Fun_People Archive
25 Jan
Loophole Of The Day -=- Wall-to-Wall Pudding

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From: Peter Langston <psl>
Date: Tue, 25 Jan 100 11:21:00 -0800
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Subject: Loophole Of The Day -=- Wall-to-Wall Pudding

X-Lib-of-Cong-ISSN: 1098-7649  -=[ Fun_People ]=-
From: "Andy Alexis" <>
[used without permission]
From: The Sacramento Bee, 1/25/2000:

He's flying high, thanks to wall-to-wall pudding

By Blair Anthony Robertson
Bee Staff Writer
(Published Jan. 25, 2000)

Meet David Phillips. He's smarter than the rest of us. The proof is in the

Whereas most people get suckered into contests and promotions and never
win a thing, Phillips turned a simple Healthy Choice frequent flier deal
into a windfall, parlaying $3,140 worth of diet pudding cups into 1.25
million miles in the air. That works out to about $25,000 worth of flights,
enough to last a lifetime.

Back in May, Phillips sized up the Healthy Choice promo and saw an
opportunity. The deal said Healthy Choice would give out 500 frequent flier
miles for every 10 Universal Product Codes mailed in. And if you entered
before May 31 you got an early-bird special: double the miles.

Phillips thought it was a good deal even if he were buying $2 frozen food
meals. Then he found his meal ticket and it was pudding -- 25-cent pudding.

"When I saw that I said, 'Oh, my gosh. This is it.' Instead of just planning
to pay for our trip to Europe, I said, 'This is something I've really got
to go for,' " said Phillips, a 35-year-old civil engineer at the Facilities
Services Department of the University of California, Davis.  "I quickly
realized that for 25 cents I was getting 100 free miles."

After Phillips checked his figures, he brought up the idea of withdrawing
$3,000 from the family savings account and investing it in chocolate
pudding. His wife, Cindy, was not amused.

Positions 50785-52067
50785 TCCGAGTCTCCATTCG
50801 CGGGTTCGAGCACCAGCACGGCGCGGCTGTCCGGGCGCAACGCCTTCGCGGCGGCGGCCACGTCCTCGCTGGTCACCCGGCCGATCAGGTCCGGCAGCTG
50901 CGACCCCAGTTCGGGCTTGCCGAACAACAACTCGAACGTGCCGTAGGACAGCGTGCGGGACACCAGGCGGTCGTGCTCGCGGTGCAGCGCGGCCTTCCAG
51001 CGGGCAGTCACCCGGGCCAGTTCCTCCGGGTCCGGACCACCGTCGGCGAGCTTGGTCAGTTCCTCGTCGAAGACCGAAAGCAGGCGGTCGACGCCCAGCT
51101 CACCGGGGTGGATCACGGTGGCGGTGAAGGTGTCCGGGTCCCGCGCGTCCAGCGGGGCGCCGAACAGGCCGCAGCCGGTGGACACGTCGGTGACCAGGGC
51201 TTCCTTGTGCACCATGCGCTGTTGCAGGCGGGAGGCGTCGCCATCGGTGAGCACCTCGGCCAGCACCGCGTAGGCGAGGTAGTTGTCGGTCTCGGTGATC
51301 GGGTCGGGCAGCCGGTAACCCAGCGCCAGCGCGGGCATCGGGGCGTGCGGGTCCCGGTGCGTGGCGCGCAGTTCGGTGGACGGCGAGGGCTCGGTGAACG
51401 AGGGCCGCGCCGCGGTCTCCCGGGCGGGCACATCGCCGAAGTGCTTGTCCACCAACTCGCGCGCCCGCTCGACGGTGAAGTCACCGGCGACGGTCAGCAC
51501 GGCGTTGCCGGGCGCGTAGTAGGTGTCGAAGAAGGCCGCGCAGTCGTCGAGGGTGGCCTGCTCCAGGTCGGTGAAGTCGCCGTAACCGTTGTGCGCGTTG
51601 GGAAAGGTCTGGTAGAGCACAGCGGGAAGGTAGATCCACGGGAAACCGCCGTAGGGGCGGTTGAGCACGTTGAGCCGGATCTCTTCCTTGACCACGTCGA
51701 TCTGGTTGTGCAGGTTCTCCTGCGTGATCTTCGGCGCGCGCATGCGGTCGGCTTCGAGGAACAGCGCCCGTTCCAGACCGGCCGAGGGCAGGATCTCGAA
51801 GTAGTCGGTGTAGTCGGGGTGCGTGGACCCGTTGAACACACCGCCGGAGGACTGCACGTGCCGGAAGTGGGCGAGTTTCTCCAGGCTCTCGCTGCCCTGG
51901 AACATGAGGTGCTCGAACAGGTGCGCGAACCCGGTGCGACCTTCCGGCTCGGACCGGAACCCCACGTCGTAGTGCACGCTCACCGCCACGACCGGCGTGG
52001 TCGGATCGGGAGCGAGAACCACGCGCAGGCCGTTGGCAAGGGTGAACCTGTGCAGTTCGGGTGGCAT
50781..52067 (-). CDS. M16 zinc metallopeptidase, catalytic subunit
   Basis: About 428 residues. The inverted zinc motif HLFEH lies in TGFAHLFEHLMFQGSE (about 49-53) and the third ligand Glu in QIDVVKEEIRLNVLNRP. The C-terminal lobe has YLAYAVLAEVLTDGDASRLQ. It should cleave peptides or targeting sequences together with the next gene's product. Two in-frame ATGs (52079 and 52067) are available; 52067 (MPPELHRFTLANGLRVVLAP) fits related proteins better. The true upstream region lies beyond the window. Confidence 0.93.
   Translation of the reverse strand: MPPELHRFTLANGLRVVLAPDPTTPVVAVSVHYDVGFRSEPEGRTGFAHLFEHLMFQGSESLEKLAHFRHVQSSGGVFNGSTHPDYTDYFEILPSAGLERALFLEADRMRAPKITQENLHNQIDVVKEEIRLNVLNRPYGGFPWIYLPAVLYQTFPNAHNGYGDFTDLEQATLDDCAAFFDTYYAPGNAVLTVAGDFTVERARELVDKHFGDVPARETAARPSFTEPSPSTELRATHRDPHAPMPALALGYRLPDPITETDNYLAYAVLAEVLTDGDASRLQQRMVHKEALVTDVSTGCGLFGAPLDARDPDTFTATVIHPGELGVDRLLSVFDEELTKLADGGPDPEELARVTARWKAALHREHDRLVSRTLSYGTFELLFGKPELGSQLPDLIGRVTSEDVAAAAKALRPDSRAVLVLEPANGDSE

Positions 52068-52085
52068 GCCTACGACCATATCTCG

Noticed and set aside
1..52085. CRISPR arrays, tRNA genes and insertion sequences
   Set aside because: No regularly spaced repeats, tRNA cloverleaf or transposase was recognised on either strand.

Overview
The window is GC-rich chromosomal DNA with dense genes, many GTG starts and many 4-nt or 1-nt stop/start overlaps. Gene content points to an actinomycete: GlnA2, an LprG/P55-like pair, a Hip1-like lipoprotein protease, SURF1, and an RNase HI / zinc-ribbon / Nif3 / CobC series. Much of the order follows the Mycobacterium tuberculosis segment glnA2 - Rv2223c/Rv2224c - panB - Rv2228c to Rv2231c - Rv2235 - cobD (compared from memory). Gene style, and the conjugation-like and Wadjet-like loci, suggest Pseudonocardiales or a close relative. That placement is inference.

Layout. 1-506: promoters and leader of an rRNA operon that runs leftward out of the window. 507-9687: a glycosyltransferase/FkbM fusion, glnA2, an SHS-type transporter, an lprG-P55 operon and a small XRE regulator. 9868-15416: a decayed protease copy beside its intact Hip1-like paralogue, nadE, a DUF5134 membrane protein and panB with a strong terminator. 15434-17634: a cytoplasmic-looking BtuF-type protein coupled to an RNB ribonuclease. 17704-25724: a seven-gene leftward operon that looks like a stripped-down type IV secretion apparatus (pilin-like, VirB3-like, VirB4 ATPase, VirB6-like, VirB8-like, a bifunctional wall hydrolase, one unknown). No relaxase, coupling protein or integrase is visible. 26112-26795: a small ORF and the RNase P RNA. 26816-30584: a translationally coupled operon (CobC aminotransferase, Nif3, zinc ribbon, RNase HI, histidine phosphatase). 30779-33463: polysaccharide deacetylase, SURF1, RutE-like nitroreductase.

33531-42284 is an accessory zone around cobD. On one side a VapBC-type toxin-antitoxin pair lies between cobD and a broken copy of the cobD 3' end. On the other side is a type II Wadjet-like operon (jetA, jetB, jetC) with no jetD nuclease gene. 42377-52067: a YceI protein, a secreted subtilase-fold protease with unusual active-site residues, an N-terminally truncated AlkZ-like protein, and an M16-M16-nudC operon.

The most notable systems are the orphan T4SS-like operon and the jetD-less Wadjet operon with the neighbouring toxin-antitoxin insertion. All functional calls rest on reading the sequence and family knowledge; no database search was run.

"She's very understanding, but the prospect of having 12,000 cups of pudding
in the house did not immediately appeal to her," Phillips said.  Phillips
promised her the moon -- and if not the moon, then Europe, New Zealand,
South Africa.

With cash in hand, Phillips hit Grocery Outlet stores from Woodland to
Fresno, buying pudding by the cart-full, by the car-full. He filled up his
wife's Mercury Villager with pudding. What could the neighbors in Davis
have been thinking when he began lugging home thousands of pudding cups?
Is he eating it? Bathing in it? Is he some kind of weirdo? His two
daughters, ages 5 and 7, weren't complaining.

"For people who were brave enough to ask me, I just looked at them and
said, 'Y2K,' " said Phillips, feigning a dazed expression.

Soon his house was filled with pudding cups. He and his wife would rent
movies each night for three weeks and peel the UPC labels for hours.  Ever
the analyst, Phillips calculated that watching the tube was more than a
little profitable.

"It got to the point I could do 400 labels an hour. I was earning about
24,000 miles an hour," he said.

But time was running out. He could never peel enough labels.  Then he got
another idea:  He would donate pudding to the Salvation Army in Sacramento
and other food banks. In exchange, workers would peel off the labels. What's
more, Phillips turned the pudding into a tax deduction.

One day, the frequent flier coupons showed up on his doorstep without
fanfare. No big deal. Here's your 1.25 million miles. Healthy Choice never
called. It was, Phillips said, surprisingly matter-of-fact.

The Wall Street Journal quoted an official of Healthy Choice Monday as
saying the frequent-flier offer "met and exceeded expectations," although
the company's spokeswoman wouldn't discuss the promotion's sales figures
or data about participants.

The Phillipses' first trip will take them from Sacramento to Milan, then
on to Barcelona and London. With the miles, the round-trip tickets will
cost $75 a person, said Phillips, who until now flew a couple of times a

On the Internet, Phillips' tale has become the latest urban legend.

It's the story of how a man turned diet pudding and a dream into one sweet

Andy Alexis,
Visit me:
Sacramento, California
"The Pearl of the Central Valley"

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